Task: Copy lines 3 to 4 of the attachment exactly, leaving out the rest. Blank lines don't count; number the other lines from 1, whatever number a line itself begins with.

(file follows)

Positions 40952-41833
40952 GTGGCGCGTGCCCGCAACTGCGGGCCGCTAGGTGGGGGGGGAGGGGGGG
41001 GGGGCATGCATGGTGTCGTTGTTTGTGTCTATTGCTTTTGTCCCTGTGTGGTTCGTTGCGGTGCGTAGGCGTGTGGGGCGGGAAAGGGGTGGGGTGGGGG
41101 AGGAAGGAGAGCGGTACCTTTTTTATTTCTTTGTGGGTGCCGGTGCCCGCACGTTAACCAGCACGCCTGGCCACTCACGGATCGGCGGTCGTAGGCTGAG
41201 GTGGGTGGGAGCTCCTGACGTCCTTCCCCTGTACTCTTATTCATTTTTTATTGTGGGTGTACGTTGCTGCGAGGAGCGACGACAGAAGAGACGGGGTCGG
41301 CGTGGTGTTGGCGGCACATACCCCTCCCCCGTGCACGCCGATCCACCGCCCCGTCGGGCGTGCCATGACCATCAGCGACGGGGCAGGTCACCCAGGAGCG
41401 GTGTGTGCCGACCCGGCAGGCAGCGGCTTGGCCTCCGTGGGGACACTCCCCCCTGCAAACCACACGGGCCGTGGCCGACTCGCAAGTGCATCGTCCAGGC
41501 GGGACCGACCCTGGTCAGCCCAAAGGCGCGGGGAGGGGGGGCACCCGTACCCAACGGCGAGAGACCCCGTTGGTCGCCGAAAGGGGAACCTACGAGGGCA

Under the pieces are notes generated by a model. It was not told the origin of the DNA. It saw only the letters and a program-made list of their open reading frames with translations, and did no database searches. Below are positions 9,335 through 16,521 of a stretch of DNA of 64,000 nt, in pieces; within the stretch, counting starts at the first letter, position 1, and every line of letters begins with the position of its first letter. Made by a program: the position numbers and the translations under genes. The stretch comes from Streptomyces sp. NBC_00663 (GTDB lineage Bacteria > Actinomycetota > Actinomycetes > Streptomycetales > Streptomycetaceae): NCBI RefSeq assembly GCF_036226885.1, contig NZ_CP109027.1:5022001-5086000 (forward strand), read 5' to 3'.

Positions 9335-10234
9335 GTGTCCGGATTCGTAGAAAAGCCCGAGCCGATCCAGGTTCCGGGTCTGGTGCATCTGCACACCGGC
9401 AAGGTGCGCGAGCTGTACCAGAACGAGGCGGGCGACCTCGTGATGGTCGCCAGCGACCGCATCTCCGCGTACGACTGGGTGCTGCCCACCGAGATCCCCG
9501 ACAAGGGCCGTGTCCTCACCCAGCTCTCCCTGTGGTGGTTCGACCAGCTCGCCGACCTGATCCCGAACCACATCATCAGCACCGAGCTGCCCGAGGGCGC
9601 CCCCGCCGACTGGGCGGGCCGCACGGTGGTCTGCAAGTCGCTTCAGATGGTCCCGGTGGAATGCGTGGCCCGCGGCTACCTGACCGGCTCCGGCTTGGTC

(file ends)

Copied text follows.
41001 GGGGCATGCATGGTGTCGTTGTTTGTGTCTATTGCTTTTGTCCCTGTGTGGTTCGTTGCGGTGCGTAGGCGTGTGGGGCGGGAAAGGGGTGGGGTGGGGG
41101 AGGAAGGAGAGCGGTACCTTTTTTATTTCTTTGTGGGTGCCGGTGCCCGCACGTTAACCAGCACGCCTGGCCACTCACGGATCGGCGGTCGTAGGCTGAG